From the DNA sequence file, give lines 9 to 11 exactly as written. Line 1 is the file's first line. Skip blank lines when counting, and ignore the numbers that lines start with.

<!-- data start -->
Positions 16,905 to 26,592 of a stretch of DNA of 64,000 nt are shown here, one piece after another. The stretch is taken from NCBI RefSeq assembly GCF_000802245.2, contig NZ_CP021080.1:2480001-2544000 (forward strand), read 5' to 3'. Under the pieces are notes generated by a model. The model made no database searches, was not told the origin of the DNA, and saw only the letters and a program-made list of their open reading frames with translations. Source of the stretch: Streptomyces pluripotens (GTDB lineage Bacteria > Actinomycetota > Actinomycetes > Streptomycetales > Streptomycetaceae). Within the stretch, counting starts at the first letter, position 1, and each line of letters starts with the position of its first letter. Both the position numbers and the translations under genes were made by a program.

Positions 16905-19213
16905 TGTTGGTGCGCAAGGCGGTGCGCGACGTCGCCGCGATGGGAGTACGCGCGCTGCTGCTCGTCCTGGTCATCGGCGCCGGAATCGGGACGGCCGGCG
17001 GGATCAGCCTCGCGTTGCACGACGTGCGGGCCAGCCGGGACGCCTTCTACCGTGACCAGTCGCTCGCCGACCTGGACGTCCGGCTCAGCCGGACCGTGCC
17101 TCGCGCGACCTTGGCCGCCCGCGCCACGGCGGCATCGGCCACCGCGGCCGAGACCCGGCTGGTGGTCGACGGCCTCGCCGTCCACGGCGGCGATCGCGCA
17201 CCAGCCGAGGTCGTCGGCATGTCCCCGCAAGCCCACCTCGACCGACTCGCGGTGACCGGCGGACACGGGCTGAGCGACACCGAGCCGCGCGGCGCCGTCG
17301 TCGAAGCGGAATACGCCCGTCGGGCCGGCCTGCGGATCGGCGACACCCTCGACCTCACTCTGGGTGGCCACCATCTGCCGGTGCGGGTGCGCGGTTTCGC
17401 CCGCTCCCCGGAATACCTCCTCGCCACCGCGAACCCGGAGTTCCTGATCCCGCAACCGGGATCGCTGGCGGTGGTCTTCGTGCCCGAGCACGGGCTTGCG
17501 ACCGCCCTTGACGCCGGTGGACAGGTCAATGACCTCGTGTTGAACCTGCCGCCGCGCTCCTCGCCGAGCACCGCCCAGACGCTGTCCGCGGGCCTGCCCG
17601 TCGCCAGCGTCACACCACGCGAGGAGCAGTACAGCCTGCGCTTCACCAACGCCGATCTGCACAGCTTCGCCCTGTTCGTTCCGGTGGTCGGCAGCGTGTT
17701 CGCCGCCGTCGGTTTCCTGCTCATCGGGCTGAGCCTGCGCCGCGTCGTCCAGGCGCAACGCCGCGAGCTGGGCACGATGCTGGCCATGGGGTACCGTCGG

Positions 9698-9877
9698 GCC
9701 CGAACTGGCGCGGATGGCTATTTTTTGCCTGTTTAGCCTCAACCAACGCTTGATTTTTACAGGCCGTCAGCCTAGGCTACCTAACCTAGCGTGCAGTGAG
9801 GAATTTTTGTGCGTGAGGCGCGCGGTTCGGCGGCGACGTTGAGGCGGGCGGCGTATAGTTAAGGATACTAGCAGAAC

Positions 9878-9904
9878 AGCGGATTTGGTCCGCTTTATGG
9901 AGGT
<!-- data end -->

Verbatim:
17501 ACCGCCCTTGACGCCGGTGGACAGGTCAATGACCTCGTGTTGAACCTGCCGCCGCGCTCCTCGCCGAGCACCGCCCAGACGCTGTCCGCGGGCCTGCCCG
17601 TCGCCAGCGTCACACCACGCGAGGAGCAGTACAGCCTGCGCTTCACCAACGCCGATCTGCACAGCTTCGCCCTGTTCGTTCCGGTGGTCGGCAGCGTGTT
17701 CGCCGCCGTCGGTTTCCTGCTCATCGGGCTGAGCCTGCGCCGCGTCGTCCAGGCGCAACGCCGCGAGCTGGGCACGATGCTGGCCATGGGGTACCGTCGG